In 1957, Bachelard completed his research on aesthetic production, publishing it in his famous book “The Poetics of Space”; in this text, Bachelard asserted that “Space” also plays a role in “the systematization of réverie and material imagination. For example, the memory of the country of birth, of the domestic hearth and the nostalgia for places experienced, are the elements that constitute the baggage of a phenomenology of experience for each individual
Bachelard states that “there is thus a relationship between matter and images that he defines as ‘regular affiliation’, that is, a continuous cross-reference between the two spheres. The faculty of imagination produces images, giving life to the world of the imaginary, through a strong connection between matter and poetics. For the poet, the way to access knowledge of the elements is through reverie, which is produced by material imagination” (La poétique de la Reverie, 1960).
Moreover, the French philosopher reveals to us, in this splendid book, that “…imagination, unlike fantasy, invention and creativity, also makes us think of something that already exists but which, at the moment, is not among us”. For example, when the urban geographer Edward W Soja defined the concept of “post-metropolis” (2000), he wanted to point out that the element of rupture in the concept of landscape had already occurred, but that its force was not yet such, or at least we were not yet in a position to see the changes clearly from a sufficiently distant perspective.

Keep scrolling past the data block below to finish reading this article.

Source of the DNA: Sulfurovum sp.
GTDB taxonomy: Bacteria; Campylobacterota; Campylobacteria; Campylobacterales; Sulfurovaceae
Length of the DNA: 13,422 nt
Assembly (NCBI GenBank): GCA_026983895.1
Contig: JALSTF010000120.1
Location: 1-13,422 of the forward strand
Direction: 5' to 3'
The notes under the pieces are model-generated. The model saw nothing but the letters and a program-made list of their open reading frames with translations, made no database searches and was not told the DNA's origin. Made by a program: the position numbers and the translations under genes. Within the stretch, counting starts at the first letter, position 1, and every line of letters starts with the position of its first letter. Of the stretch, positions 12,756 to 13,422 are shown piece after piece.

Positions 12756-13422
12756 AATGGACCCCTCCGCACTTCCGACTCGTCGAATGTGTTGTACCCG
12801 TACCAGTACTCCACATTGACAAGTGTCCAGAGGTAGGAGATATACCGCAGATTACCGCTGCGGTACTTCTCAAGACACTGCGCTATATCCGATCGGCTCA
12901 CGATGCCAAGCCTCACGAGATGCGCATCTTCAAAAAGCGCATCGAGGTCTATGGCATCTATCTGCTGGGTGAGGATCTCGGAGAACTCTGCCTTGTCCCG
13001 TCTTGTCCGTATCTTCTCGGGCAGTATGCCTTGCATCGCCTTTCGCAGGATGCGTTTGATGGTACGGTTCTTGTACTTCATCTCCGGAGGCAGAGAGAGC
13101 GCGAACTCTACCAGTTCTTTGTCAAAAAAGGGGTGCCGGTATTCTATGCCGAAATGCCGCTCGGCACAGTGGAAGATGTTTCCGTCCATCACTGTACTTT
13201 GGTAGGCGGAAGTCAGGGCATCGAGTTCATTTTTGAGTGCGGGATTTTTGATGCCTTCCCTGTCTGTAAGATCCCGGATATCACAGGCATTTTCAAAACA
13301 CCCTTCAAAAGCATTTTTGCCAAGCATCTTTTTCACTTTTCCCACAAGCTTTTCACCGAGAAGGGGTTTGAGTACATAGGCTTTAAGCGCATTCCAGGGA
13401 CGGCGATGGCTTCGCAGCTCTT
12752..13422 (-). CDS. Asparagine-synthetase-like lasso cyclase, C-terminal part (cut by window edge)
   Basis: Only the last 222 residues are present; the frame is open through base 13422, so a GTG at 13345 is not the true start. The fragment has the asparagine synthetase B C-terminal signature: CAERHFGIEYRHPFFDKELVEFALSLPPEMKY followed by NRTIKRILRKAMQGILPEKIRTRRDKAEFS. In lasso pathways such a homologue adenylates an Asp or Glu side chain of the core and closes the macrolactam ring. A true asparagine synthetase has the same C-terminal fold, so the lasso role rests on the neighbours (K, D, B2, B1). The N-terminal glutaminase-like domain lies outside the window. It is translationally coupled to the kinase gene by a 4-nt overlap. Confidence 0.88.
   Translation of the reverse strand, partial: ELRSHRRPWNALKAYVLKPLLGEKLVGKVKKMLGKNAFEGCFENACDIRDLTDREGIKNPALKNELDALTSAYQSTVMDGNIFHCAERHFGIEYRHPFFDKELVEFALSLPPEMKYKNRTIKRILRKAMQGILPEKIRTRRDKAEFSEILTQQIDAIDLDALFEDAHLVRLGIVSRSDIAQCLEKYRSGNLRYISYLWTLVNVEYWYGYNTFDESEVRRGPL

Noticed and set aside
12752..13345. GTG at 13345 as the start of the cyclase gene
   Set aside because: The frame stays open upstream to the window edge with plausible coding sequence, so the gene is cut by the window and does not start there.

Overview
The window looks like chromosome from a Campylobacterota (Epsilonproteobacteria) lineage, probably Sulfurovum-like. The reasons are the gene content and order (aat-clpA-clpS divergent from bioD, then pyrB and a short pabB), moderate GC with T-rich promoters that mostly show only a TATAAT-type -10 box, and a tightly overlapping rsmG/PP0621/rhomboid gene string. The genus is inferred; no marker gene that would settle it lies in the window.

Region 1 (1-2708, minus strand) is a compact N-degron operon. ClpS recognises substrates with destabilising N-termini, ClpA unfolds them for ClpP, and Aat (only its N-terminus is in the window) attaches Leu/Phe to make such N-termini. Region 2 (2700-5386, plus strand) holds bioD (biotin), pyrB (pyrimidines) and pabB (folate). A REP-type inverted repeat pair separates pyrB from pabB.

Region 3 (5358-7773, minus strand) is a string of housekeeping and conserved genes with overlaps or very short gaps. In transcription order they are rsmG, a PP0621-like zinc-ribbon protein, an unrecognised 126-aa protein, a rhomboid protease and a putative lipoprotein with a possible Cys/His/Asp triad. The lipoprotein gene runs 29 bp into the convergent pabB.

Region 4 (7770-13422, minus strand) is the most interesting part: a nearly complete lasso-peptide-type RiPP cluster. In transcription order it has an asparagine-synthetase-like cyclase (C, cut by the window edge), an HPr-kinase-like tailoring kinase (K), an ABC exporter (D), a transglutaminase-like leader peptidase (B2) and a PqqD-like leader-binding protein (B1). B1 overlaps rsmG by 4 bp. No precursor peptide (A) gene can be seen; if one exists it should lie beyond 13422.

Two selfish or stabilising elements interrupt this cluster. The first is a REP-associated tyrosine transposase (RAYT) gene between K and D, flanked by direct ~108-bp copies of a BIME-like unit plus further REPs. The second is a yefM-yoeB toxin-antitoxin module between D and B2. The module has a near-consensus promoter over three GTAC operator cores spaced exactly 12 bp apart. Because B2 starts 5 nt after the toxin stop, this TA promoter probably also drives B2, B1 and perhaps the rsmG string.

Here is a case in which we had to resort to our “imagination”, so that this “vision” could be perceived in our mind, as today, long after having had that mental vision, we can well see and evaluate it historically. Personally, I consider it highly symbolic that the publication of this book by Soja took place in the same year in which the European Landscape Convention was written in Florence (2000), in which Rosario Assunto was unable to participate, having died in 1994.
Indeed, in this regard, I have always wondered what he would have said and proposed and whether, with him present, the Convention would have been written in the same way. The European Landscape Convention was born at a time when it was perceived that the illusions about a possible other model of development (Florence and Genoa World Forums) were coming to an end, whether consciously or not